There is a heaviness in the relevance that aggression has assumed for us now, all over the world.
It's an important topic right now.
It tells us about a problem that I have been investigating and I would have liked not to be so relevant”, says David Chester, from Virginia Commonwealth University, in the United States, where he is director of one of the few laboratories dedicated to the study of the biology of assault.
“To reduce violence, we must first understand more deeply why people are violent.
The goal of our lab is to reduce violence, that's what we're here for.
By laying bare the underlying psychological and neurological processes, we can gain traction on how to do it,” he says.
"Evolutionarily we are an advanced species, but ultimately we harm each other," Chester deepens.
“Aggression is at the forefront of our lives;
however, characterizing it is not easy.
In our laboratory we define it as the impulse to hurt someone who does not want to be hurt;
you don't necessarily have to have caused damage, with the pure intention is enough: I wanted to hit you and you didn't want them to hurt you.
There are times when we want to be hurt—like when I order spicy food in a restaurant;
however, in the case of assault, the victim does not want to be hurt.”
Like altruism, or any other pattern of social behavior, aggression is complex and multifactorial, there is a genetic component, and the gear of the brain is what activates it.
"But biology is not destiny," Chester emphasizes.
It is impossible to pretend that aggressive instincts are not at the heart of our being, they are our tool to survive.
To say that aggression is entirely negative would be an oversimplification.
Some aggression is favorable, as in the case of self-defense, or children's play, which has an element of controlled, non-destructive aggression.
"Only if we know that the child wants to knock down the tower of bricks, it is valuable for him to verify that he can build it," says psychoanalyst Donald Winnicott.
It is clear that aggression is a common trait in the animal kingdom, often taking complex forms and fulfilling a wide range of functions that enhance survival and reproduction.
There is no inherent contradiction here: aggression can be morally sanctioned and, at the same time, a product of biological adaptation.
However, we humans do not appear to be particularly suited to a life of violence, although we could hardly say that we are peaceful.
The matter is aggravated by the fact that we are omnivorous creatures, physically weak, lacking claws and a beak, which makes it difficult to kill another without artificial weapons.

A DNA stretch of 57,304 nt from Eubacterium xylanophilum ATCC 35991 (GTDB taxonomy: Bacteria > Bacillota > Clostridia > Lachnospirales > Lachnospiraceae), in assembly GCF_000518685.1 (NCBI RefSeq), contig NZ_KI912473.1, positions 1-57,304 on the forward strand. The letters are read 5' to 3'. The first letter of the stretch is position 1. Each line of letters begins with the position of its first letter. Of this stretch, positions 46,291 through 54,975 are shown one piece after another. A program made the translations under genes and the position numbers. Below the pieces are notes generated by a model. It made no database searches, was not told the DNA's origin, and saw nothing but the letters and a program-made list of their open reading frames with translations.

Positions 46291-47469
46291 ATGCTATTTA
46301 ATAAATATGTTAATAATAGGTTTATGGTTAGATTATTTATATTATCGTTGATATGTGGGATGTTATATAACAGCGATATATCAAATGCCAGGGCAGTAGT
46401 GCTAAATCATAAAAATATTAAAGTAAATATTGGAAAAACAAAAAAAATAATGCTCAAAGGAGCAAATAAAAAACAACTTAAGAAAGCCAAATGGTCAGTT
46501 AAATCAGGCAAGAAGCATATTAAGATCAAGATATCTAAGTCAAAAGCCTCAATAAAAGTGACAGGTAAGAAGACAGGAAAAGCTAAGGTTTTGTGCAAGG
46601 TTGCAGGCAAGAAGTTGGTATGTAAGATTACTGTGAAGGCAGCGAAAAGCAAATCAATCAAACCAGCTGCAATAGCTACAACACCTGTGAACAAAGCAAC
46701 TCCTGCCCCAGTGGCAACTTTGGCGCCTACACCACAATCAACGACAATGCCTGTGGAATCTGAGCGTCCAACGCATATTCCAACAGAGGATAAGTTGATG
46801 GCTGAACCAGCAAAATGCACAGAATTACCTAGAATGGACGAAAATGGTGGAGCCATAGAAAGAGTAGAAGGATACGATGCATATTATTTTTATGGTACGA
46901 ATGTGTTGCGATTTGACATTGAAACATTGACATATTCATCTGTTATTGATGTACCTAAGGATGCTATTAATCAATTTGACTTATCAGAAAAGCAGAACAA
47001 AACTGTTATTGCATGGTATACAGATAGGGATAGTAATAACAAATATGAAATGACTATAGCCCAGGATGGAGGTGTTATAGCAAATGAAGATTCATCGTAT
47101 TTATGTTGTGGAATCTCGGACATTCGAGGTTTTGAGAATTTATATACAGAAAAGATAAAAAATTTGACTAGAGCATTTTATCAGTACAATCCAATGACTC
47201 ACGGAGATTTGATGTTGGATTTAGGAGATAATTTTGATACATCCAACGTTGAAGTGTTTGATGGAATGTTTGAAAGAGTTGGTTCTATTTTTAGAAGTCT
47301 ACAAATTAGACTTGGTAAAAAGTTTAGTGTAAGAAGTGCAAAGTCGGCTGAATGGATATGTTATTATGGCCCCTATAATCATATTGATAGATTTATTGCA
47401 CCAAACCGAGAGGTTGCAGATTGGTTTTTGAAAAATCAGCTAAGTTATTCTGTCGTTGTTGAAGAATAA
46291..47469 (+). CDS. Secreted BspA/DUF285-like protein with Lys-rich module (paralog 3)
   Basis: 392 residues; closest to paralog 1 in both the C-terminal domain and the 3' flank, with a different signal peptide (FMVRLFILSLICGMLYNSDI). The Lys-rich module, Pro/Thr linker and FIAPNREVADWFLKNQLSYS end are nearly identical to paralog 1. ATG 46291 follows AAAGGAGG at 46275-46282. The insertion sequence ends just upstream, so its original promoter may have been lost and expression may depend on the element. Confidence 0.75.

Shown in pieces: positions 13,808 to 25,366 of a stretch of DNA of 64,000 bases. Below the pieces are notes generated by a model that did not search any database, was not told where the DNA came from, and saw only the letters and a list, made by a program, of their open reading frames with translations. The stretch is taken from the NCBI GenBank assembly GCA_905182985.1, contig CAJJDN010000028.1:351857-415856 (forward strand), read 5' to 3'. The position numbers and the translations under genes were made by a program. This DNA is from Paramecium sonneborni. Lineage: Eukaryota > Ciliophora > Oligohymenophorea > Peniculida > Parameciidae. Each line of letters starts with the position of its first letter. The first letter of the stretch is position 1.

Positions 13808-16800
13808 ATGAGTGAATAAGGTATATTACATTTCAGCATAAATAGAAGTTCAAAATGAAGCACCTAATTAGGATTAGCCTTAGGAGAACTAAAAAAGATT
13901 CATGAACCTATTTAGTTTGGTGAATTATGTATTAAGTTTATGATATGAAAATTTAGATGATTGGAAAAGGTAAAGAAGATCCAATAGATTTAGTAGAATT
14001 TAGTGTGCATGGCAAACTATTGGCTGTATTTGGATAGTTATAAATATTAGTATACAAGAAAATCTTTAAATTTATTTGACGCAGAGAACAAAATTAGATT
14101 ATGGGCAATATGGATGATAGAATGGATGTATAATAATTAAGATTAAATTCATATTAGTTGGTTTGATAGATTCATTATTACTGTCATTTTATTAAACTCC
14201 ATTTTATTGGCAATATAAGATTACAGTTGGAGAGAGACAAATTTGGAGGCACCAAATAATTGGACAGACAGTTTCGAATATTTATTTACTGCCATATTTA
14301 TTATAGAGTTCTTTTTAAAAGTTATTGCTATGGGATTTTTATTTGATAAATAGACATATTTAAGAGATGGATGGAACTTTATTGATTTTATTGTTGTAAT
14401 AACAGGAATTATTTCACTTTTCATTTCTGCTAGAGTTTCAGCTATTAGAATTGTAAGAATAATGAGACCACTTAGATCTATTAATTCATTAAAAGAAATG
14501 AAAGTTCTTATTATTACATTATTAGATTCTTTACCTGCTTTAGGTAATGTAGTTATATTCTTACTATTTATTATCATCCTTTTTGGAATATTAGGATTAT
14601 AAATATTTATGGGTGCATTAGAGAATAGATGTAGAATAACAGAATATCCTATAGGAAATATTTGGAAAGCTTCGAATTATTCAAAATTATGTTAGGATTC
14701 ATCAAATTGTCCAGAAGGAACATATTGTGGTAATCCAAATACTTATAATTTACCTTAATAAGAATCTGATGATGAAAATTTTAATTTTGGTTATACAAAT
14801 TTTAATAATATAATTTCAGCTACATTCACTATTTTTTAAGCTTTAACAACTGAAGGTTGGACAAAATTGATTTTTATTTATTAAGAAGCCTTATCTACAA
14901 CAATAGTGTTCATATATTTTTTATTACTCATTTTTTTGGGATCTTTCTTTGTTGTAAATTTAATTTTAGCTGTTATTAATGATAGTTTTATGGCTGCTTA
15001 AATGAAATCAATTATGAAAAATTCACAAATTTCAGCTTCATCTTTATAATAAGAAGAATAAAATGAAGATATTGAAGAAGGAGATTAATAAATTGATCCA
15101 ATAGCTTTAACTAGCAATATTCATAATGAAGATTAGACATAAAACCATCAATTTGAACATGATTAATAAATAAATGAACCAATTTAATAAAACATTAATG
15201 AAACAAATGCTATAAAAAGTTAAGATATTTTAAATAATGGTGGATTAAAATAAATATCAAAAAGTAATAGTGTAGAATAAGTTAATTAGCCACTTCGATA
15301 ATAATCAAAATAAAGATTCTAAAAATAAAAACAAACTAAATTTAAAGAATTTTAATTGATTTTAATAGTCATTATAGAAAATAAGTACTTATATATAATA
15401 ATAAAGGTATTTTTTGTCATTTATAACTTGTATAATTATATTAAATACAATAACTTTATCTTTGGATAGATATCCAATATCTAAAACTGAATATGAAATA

Aggression lives in our brain innately, Freud captures it in
Discontent in Culture
“The truth hidden behind all this, which we would gladly deny, is that man is not a tender creature in need of love. , who would only dare to defend himself if attacked, but, on the contrary, a being whose instinctive dispositions must also include a good portion of aggressiveness...
Homo homini lupus
[the man is the wolf of the man]".
Chester and colleagues have found that it works on the same neural circuitry as other addictive behaviors, such as cocaine and engaging in risky sexual behavior.
“Conventionally, it is understood that aggression is often driven by negative emotions, such as anger or fear.
Our lab has shown that to be true, negative emotions are there," Chester says, "but positive emotions also play a central role in aggressive behavior, aggression can feel good, and that hedonic reward is a really powerful motivating force." ”.
How to explain the positive feelings associated with aggression?
Chester speculates that evolution favors neurobiological and psychological traits that help us achieve certain goals, such as finding a mate, procuring resources, and attaining status.
The brain is programmed to reward us and reinforce behaviors that, throughout our evolutionary history, have served us well.
He thinks it probably started with a predatory drive: "The same fundamental drive that guides the wolf to the rabbit, and that has gone too far in psychopaths: they see everyone else as prey."
“We cannot ignore our aggressive impulses, it is not a good idea to do so.
We need to transform them into forces that are useful, accept that they are there to stay”, concludes Chester.
When we experience intense negative emotions coupled with arousal and are frustrated, angry, or our safety environment is threatened, we are more likely to lash out.
However, if we become aware of what we are feeling, we could try to direct the energy towards the activation of other social behaviors that allow us to advantageously transform aggression.
David Dorenbaum is a psychiatrist and psychoanalyst.
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